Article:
Monday, May 31, 2010

Lovesick and Dumbfounded

“(The Lord) takes great delight in you…” (Zephaniah 3:17).

 With apologies to Zephaniah the prophet and my Hebrew professors, I offer this translation:

The Lord, your God is with you—
your hero, mighty to deliver!
He takes great delight in you.
He is speechless with love for you.
Every time he thinks of you he breaks into joyful song!  (Zephaniah 3:17)

I’m awed by the notion that God takes great delight in me, that he breaks into song each time he thinks of my name. But it’s the phrase I render, “He is speechless with love” that dumbfounds me.

The verse is usually translated, “He will be quiet in his love,” or in some translations, “He will quiet you with his love.” But the Hebrew verb does not suggest tranquility. It means, “to be dumb,” or “to be speechless.”[1] And since the verb is in parallel with other verbs that describe God’s emotions (“He takes great delight,” and “He breaks into joyful song”) it must point to what he himself feels.

Could the analogue be a lovesick swain, thunderstruck with love for his beloved, so overcome with affection that he is tongue–tied?  Is God, in some inexplicable, anthropopathic way, “struck dumb” with love each time he thinks of me? If so, to be loved like this is, in turn, to be rendered speechless.

Who is it that God so loves? One who is good and true and breathtakingly beautiful? No. One who is unholy and unsightly, but who “takes refuge in the name of the Lord” (Zephaniah 3:12).


[1] Jenni-Westerman, Theological Dictionary of the Old Testament.


Dennis said...

What a fantastic thought....almost too much to believe. I don't even like myself that much!

gcorron said...

This post is simply theological sleight-of-hand, or misdirection. The context of Zeph. 3:17 is after the return of Christ, when all believers are transformed and perfected. That verse is part of a passage that begins in verse 16, "On that day ...". God is not in love with the person I know as myself, but with the person I will be after the resurrection. Because his purpose in salvation is unstoppable (Is 46:10), God has no problem loving me in the present or from the beginning of time. But I have not yet attained my goal (Phil 3:12) so I do not for a moment indulge myself in vain imaginings that God loves me just the way I am.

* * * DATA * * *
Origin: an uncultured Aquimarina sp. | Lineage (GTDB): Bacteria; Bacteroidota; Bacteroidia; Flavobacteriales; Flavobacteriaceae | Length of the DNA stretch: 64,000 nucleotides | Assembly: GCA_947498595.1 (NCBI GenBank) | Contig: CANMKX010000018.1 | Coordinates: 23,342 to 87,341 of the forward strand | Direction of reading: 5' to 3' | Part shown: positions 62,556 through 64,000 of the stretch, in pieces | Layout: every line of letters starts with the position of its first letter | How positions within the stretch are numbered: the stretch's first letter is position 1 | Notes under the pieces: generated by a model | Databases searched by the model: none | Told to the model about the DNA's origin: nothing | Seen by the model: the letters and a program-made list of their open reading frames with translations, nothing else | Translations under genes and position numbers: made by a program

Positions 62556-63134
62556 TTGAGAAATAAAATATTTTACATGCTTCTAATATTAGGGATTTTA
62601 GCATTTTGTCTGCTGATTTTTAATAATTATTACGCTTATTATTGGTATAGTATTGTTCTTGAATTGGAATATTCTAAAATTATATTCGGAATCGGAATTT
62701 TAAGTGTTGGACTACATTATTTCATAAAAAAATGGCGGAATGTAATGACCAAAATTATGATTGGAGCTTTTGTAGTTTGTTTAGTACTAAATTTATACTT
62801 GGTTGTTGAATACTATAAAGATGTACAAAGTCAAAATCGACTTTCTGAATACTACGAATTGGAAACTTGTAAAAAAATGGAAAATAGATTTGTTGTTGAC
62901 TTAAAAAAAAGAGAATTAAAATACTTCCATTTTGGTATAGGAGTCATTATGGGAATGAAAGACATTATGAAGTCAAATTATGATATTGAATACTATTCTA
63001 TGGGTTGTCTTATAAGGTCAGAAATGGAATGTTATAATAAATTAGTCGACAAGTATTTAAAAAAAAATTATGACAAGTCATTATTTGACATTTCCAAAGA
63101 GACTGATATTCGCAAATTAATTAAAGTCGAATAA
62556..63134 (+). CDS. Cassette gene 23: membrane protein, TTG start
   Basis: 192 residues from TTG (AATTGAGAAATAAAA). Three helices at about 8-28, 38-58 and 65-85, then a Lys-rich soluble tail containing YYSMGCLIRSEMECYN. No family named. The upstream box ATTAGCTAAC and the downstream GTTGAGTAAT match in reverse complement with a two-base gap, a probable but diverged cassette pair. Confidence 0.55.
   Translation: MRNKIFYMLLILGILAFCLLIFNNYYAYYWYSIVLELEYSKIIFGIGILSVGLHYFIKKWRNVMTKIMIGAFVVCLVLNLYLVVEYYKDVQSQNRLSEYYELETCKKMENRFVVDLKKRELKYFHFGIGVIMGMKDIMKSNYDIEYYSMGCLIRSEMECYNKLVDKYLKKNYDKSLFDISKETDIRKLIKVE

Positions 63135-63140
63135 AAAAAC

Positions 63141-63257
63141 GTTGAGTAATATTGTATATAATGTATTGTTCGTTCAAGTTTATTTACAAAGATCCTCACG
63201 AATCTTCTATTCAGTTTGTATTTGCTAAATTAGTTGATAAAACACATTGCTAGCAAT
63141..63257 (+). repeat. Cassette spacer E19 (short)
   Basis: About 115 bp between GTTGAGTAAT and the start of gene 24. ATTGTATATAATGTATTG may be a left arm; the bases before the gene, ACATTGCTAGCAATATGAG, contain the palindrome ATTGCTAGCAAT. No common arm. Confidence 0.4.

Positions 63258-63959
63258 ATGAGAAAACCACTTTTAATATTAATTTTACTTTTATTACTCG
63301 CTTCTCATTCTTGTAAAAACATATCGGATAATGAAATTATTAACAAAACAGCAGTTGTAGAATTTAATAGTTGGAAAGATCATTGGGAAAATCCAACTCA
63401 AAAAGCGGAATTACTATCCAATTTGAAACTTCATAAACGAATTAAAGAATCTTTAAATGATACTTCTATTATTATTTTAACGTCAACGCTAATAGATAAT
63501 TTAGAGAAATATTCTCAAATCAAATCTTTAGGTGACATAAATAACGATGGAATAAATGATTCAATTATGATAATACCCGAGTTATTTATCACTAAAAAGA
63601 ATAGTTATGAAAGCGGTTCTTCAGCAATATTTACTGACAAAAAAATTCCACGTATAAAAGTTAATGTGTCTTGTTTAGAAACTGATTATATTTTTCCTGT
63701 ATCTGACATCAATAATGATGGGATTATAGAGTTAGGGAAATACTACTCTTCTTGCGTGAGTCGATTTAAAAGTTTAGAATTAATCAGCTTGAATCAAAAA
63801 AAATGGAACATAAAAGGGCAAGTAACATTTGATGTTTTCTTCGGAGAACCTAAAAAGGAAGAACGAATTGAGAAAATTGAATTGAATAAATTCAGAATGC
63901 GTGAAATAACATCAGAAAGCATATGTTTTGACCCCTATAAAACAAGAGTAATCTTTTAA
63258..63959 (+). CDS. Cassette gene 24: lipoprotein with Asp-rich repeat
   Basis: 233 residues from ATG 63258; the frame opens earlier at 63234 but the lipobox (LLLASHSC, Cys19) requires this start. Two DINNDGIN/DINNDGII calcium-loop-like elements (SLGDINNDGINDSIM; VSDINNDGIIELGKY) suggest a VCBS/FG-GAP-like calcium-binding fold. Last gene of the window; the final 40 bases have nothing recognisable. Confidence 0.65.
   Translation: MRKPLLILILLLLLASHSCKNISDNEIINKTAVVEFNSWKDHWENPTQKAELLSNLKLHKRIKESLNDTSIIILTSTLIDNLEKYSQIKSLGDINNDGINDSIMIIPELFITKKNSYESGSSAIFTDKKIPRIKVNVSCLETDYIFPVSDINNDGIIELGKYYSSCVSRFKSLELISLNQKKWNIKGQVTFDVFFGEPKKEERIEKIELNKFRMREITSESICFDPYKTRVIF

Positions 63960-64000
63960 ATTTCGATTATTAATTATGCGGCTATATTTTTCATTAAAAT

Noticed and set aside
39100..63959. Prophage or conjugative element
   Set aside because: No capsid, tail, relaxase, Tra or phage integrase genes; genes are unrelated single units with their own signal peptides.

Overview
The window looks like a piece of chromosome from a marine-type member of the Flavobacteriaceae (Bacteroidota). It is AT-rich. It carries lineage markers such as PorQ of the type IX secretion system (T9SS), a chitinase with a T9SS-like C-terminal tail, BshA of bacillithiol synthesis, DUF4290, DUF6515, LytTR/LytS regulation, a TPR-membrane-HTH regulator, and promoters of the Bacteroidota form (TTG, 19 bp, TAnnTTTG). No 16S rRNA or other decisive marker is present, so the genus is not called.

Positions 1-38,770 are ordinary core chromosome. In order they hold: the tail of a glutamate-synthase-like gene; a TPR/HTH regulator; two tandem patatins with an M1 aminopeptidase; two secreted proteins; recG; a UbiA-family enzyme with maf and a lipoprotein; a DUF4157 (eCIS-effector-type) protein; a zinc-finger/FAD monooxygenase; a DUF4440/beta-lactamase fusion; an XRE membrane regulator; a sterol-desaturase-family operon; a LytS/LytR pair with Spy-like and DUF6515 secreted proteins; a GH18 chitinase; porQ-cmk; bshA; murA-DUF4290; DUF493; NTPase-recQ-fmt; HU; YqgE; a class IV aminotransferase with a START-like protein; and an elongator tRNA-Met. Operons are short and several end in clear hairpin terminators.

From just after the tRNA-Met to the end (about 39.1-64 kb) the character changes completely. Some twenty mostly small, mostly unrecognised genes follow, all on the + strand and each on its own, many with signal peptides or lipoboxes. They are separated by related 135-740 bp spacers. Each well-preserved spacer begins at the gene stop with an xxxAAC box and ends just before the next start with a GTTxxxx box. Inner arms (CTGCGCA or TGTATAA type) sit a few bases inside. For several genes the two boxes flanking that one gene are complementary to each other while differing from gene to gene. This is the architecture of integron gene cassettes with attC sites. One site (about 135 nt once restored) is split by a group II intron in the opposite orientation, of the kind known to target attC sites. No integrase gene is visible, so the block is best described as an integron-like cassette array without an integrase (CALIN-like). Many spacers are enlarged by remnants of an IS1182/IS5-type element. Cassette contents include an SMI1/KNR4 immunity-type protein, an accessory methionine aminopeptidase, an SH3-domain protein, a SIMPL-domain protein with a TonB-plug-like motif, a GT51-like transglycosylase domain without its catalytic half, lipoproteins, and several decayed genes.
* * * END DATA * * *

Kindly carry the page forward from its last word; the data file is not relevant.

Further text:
If we were to take David Roper's idea of God loving us for who we are right now and freely "translate" Eph. 1:4, we could come up with amazing truths such as "even as he chose us in him just the way we are right now", instead of "even as he chose us in him before the foundation of the world, that we should be holy and blameless before him."

Let's not confuse the "right now" with the "not yet." We live in hope of the "not yet", not in the phony glory of the "right now." (Rom 8:24, Luke 10:20)

dskn said...

With sincere respect to gcorron - with God not bound by time, I do believe He loves me in such a way now as He ever will. He has loved me like that since the foundation of creation. That love is not dependent on a time to come, but rather upon what Christ did for me for all time (past, present and future). His love is not dependent on me reaching a goal because He sees me already having attained that goal. I am moving toward the goal, but God is not waiting for me to arrive to be completly loved by Him. Thank goodness I do not have to settle for less than His full love for me now and wait for some day ahead.

gcorron said...

I agree with dskn. God loves all his elect right now, and has since the beginning of time. His love is "steadfast", meaning it does not depend on anything, because salvation is a sure thing in his mind and in reality, because he accomplishes everything he desires. My disagreement with the original post is in the grounds for this love. Is it indeed without grounds? Or is it grounded in his love for righteousness? My contention is that if it is not grounded in our future perfect righteousness after the resurrection, then it is meaningless and cheap. Psalm 33:5, 45:7, 103:17 are three good verses that show the link between God's righteousness and his steadfast love. Hos 2:19 says "I will betroth you to me in righteousness and in justice, in steadfast love and in mercy." We are betrothed in the "borrowed" or imputed righteousness of Christ, but we will someday "make it our own" (Phil 3:12).

 The God-Man “If ever we get hungry to see God, we must look at his picture.”  “Where is that, sir?”  “ Ah, Davie … don’t you know ...